WR Josh Palmer
The Chargers desperately needed a big play to help ice the game against the pesky Raiders on Sunday afternoon. The offense had previously failed a fourth-and-one attempt at their own 34-yard line just a few minutes of game time ago and had their defense bail them out with a goal-line interception. Unfortunately, Asante Samuel Jr. chose to slide down at their 11-yard line as opposed to gaining as many yards as possible to help shit the field position battle in the waning minutes.
The Chargers gained zero yards on their first two plays and were staring down a third-and-10 with an even two minutes left in regulation. A punt meant potentially giving the Raiders decent field position with plenty of time on the clock despite having zero timeouts remaining.
Enter Palmer, who rose to the occasion on the biggest money down of the day.
The Chargers wanted to finish the Raiders with possession of the ball. To do that, they needed to convert on third-and-10 from their own 11-yard line. Herbert dropped back, navigated a muddy pocket, then fired an absolute strike to Palmer up the left sideline who caught the ball in stride.
It wasn’t a huge day for Herbert and the passing game, but when the Chargers needed a play, they came through in the biggest moment. The 51-yard completion gave Palmer a team-high 77 receiving yards on just three catches.
QB Justin Herbert
Herbert did not have his usual day passing but big gains on the ground by several players helped alleviate the pressure off his shoulders to go out and single-handedly win the game for the Chargers.
On the second play of the game, Derius Davis took a pitch out of the backfield and scooted 51 yards. Several plays later, Herbert scrambled out of the pocket and squeezed just inside the right pylon to score from 11 yards out. Later in the game, Herbert converted another quarterback sneak from the one-foot line to give him his first game with multiple rushing touchdowns.
His biggest moment came on the final non-kneel play of the game where he delivered the 51-yard bullet to Josh Palmer that helped seal the win for the Chargers. He finished with just a little over 100 yards passing outside of that final completion, but overall Herbert gutted through a pretty severe finger injury to help his team reach .500 before the bye.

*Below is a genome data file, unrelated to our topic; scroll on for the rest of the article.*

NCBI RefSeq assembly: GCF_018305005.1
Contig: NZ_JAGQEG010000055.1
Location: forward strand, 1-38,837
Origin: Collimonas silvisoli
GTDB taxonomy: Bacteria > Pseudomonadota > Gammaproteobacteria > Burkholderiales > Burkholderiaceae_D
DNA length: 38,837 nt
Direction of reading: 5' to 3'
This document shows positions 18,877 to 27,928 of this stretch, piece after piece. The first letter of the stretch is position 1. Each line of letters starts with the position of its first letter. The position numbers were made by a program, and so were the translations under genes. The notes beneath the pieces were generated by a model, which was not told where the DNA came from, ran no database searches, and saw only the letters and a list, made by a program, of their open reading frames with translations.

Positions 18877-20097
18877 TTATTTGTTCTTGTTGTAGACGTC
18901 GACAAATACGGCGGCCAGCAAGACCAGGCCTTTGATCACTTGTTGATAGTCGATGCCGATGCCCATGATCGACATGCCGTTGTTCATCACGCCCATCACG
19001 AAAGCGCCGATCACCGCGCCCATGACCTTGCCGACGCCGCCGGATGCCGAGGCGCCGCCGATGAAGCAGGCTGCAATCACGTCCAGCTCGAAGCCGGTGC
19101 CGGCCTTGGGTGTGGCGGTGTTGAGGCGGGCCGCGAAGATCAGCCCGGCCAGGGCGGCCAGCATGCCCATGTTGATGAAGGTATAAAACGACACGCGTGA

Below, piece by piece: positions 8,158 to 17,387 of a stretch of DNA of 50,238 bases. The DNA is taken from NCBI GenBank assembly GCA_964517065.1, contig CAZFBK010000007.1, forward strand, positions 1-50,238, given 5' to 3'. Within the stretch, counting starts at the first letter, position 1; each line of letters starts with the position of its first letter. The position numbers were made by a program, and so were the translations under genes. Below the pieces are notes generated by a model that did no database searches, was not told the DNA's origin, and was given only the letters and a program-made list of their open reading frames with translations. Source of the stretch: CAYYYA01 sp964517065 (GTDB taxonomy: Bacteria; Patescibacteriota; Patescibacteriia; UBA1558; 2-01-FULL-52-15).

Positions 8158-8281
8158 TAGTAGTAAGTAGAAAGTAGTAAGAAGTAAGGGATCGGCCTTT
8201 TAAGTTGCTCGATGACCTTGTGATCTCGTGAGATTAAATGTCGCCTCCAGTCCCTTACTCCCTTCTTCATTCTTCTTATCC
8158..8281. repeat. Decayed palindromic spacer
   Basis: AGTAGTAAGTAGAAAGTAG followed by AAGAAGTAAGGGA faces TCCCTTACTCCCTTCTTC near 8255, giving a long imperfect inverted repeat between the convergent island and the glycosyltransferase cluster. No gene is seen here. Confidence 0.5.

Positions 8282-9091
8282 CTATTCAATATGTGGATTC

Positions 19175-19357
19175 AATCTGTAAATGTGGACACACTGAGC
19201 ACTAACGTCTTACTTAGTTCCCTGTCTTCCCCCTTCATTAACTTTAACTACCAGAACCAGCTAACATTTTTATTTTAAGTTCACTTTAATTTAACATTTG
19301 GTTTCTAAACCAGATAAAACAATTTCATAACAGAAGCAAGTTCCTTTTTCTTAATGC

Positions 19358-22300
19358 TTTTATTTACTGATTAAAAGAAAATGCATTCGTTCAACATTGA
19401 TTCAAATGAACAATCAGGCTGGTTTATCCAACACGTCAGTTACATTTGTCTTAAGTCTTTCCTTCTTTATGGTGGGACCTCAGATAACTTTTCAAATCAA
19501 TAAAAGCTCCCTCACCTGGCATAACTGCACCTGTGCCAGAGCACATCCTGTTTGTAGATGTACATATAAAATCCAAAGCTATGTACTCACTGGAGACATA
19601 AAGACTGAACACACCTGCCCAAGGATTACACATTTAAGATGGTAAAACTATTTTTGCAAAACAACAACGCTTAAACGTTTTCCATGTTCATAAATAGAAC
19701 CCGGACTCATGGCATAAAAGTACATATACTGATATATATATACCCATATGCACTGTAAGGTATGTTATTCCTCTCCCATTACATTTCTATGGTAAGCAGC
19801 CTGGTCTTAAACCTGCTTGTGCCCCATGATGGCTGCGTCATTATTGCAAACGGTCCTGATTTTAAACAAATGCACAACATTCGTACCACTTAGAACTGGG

EDGE Khalil Mack
What a friggin’ day for Mack. After failing to notch a sack through the first three games of the season, Mack exploded for six quarterback takedowns which set the single-game Chargers franchise record. He also notched two forced fumbles and almost single-handedly kept the Chargers from blowing a 17-point lead.
Since joining the Chargers prior to the 2022 season, Mack has recorded 14 total sacks. A whopping nine of those sacks have now come against his former team in the Raiders. To further emphasize just how dominant he’s been against Las Vegas, those nine sacks only came in two of the three games he’s played against them over the past 1+ seasons.
While it’s probably ideal for Mack to be more consistent on a week-to-week basis, no one will complain about this type of production from the veteran. If he can come close to this level of play for the remainder of the season, Mack could push for tying his career high in sacks when he recorded 15 during his second professional season in 2015.
The Tush Push
I had been waiting and waiting for the Chargers to finally get the memo that the “Tush Push” quarterback was something they needed to utilize with their 6’6 quarterback on these crucial fourth-and-one situations. Against the Raiders, facing a fourth-and-one in the fourth quarter, the Chargers finally called the play in an attempt to convert and continue milking the clock.
Unfortunately, the Chargers are not the Eagles. With backup center Will Clapp starting in place of Corey Linsley (non-emergent heart condition), the Bolts couldn’t muster the lone yard they needed. With 3:34 remaining in regulation, they turned the ball over on downs at their own 34-yard line nursing a seven-point lead.
The defense ended up bailing them out in the end via an interception by Asante Samuel Jr., but the sting of the failed attempt still lingers, especially after their failed fourth-down attempt a week ago against the Vikings.
Say what you want about Brandon Staley’s decision to go for it, the Chargers 110 percent should have gotten the yard. And yes, things in the NFL are easier said than done, but the great teams who rise to the occasion week-in and week-out find a way to get that yard.
If the physically-limited Tom Brady can be automatic on the sneak, Justin Herbert can too. It just as much comes down to the offensive line’s performance, as well. It’s probably not something they’ll continue to practice now that Herbert’s finger is injured, but I’d argue the need for repetition in these “gotta have it” moments is still incredibly important if the team insists on continuing to put themselves in those situations.